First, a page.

Let's presume the reports are true and that the Ultimate Fighting Championship (UFC) has signed a deal with the Fox networks to air four events a year on Fox's broadcast channel and the remainder of their programming on FX and Fuel TV.
What's that likely to mean for the UFC? Here's a few things we already know:
- The UFC will have a bigger platform to promote their stars and pay-per-views
It goes without saying that the Fox broadcast network draws more viewers than Spike TV -- 4.68 million to ~1 million -- but it's worth adding that the FX channel is in more homes and does better numbers than Spike TV too. The combination of cable and broadcast as part of the Fox package made them a more attractive partner than Spike. Only NBC/Versus and CBS/Showtime offered comparable reach and flexibility.
- The UFC will be under increased pressure to deliver big ratings
Fox's reach and ratings are a double edged sword for the UFC. They'll have a chance to reach more people sure, but they'll also be under big pressure to deliver much bigger audiences than they've delivered all but a few times in their television history.
- The UFC will have to choose between pay-per-view and TV ratings
If the UFC is going to succeed on broadcast television, they'll have to give Fox some big fights. The kind of fights that get the media and fans talking. The kind of fights people plan TV watching parties around. The kind of fights that anchor lucrative pay-per-view broadcasts. The UFC basically prints money with their thriving PPV business, but if they want to succeed with Fox, they're going to have to spare a Georges St. Pierre or Brock Lesnar fight or two for the network.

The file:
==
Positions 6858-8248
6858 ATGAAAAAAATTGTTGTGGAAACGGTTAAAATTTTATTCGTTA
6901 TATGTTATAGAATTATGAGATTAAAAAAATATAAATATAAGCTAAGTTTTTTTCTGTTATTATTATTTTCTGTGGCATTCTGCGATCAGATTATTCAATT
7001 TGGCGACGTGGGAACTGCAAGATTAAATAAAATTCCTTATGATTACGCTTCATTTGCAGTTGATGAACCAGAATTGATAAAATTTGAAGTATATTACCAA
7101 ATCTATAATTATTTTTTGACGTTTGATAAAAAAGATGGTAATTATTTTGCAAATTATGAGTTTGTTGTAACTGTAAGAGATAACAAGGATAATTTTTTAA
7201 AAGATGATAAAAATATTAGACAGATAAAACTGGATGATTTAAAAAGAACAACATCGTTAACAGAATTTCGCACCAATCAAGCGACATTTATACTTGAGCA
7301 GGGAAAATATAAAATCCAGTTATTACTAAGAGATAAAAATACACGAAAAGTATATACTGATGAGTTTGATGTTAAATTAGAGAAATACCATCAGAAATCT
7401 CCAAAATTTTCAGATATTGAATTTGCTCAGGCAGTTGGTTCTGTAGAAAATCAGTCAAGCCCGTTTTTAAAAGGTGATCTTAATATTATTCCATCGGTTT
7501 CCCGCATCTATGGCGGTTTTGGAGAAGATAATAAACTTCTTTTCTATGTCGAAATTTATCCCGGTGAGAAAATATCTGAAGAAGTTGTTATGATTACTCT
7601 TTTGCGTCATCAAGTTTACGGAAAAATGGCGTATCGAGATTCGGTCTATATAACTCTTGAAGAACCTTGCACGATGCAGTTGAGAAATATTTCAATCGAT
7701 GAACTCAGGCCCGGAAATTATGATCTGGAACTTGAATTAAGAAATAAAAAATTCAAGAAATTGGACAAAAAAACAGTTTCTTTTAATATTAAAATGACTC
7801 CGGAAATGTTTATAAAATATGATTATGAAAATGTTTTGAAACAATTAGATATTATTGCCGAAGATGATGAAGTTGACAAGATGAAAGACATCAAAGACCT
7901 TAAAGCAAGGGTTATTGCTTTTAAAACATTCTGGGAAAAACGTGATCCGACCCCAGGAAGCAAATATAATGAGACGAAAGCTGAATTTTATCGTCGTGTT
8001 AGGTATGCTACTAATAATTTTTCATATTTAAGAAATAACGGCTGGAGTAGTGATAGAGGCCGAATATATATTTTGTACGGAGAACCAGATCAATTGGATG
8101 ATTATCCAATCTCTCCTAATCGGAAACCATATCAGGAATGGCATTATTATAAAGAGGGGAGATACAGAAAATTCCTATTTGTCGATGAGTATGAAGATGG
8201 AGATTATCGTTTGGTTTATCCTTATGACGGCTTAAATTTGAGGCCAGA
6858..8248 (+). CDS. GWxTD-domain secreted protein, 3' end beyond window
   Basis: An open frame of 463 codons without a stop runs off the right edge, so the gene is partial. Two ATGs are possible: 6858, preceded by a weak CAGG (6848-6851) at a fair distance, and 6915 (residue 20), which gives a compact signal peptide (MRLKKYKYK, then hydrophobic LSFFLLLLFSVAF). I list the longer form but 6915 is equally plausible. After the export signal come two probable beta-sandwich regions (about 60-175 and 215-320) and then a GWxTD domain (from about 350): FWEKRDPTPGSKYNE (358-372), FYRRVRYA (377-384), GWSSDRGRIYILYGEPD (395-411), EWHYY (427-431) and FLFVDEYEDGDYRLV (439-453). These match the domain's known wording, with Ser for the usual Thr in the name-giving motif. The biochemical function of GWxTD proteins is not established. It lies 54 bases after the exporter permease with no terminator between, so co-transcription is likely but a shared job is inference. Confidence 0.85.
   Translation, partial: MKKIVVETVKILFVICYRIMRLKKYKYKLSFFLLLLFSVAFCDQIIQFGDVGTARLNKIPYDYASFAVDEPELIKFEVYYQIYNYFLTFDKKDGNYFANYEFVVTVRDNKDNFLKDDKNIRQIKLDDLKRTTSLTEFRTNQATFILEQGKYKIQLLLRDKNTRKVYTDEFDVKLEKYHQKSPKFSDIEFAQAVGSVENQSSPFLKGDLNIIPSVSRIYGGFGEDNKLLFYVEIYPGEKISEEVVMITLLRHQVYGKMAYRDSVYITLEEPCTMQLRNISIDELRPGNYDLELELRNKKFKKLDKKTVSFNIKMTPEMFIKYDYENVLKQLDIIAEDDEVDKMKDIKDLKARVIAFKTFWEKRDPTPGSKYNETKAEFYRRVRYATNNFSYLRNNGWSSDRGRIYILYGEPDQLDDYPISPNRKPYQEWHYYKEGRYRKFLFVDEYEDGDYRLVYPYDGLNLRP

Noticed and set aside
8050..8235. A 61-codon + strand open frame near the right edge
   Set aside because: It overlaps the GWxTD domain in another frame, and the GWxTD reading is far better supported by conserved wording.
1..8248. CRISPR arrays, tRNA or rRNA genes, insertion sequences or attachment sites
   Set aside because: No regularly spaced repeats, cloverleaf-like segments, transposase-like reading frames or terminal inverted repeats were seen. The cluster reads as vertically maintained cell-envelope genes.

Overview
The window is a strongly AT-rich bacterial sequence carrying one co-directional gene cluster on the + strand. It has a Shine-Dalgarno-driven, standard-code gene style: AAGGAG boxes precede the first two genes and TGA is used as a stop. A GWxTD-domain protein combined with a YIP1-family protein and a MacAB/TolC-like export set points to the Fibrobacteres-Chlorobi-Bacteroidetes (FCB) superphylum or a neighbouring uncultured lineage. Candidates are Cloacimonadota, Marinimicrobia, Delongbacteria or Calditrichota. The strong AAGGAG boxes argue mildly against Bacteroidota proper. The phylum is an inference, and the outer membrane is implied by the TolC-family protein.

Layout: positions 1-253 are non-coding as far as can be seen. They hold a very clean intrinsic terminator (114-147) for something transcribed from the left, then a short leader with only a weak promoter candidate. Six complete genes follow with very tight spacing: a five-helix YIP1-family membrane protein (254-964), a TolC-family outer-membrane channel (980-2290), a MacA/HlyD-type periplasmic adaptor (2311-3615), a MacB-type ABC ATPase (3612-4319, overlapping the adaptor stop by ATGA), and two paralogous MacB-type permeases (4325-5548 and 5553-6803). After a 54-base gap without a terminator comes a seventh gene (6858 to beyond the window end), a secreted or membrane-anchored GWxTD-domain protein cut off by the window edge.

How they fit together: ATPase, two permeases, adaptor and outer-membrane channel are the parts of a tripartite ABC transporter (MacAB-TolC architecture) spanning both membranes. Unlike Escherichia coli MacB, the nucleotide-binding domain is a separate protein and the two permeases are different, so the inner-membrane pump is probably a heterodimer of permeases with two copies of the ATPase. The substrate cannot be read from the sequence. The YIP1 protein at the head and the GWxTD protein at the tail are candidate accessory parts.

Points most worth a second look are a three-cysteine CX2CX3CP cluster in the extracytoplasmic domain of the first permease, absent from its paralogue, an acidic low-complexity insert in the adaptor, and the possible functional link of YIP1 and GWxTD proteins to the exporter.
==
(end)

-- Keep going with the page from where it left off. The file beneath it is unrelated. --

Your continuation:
- The UFC's programming will need a shot in the arm
The UFC got pretty stale on Spike TV. That shouldn't be a surprise to anyone. The Ultimate Fighter has desperately needed reinvention for several seasons now and the declining ratings make it obvious. UFC Unleashed, etc suffered from Spike basically putting them in heavy rotation and have become the video equivalent of wallpaper. Zuffa will need to deliver a better product to do the kind of numbers Fox will need to see.
See that fork up ahead? The UFC's going to have to decide if they want to remain an extremely lucrative PPV niche sport or if they want to really go mainstream. Mainstream sports make their money off TV licensing deals, not PPV buys. It will be very interesting to see if the UFC brass are willing to forego short-term profits for a longer-term play for much bigger audiences.